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Homework Help: Geometric Series - Finding a Partial Sum Equation

  1. Mar 19, 2009 #1
    Is it possible to find the partial sum equation for (2^m - 1)/3^m, from m=0 to m=n-1?

    I know that I'm supposed to rearrange the expression into the format ar^m, so the exponent m must only be on the value r, and not on the constant a. So far the farthest I've gotten is to rearrange it into (2/3)^m - (1/3)^m, but I have no idea what to do from there. I'm also not sure how I would go about proving that this expression can't be made into a partial sum, if it turns out it isn't possible.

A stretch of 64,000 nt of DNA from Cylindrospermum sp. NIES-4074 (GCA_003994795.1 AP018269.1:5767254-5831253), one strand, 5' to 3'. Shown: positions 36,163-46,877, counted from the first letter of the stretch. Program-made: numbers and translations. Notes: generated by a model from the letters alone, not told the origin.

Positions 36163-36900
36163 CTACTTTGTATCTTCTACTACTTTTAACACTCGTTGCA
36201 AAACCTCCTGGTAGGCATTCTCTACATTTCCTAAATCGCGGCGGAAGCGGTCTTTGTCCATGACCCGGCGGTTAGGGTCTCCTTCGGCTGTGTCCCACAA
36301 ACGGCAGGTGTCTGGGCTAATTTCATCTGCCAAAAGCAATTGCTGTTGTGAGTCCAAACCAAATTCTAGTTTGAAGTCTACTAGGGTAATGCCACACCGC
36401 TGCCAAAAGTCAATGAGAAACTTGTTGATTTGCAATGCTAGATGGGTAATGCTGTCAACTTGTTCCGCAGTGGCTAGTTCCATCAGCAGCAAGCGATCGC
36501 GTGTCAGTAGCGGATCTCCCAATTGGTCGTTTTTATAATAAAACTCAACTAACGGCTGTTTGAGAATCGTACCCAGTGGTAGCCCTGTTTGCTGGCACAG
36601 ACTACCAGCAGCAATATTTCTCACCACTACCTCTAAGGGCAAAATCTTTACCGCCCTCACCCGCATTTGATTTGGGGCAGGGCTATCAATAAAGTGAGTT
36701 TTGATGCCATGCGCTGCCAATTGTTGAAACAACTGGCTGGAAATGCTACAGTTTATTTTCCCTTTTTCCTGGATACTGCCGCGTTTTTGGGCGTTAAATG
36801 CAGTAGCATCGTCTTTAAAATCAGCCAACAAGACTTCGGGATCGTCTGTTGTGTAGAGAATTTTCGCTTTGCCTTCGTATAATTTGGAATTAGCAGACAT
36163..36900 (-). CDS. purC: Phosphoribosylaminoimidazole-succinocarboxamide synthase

Any input or hints would be a big help.
  2. jcsd
  3. Mar 19, 2009 #2
    You can just sum up (2/3)^m and (1/3)^m separately with the usual formula, then subtract the results.
  4. Mar 19, 2009 #3
    Damn, that's one of those "smack-yourself-for-not-noticing-it" solutions. :smile: That makes perfect sense. Thanks for your help.
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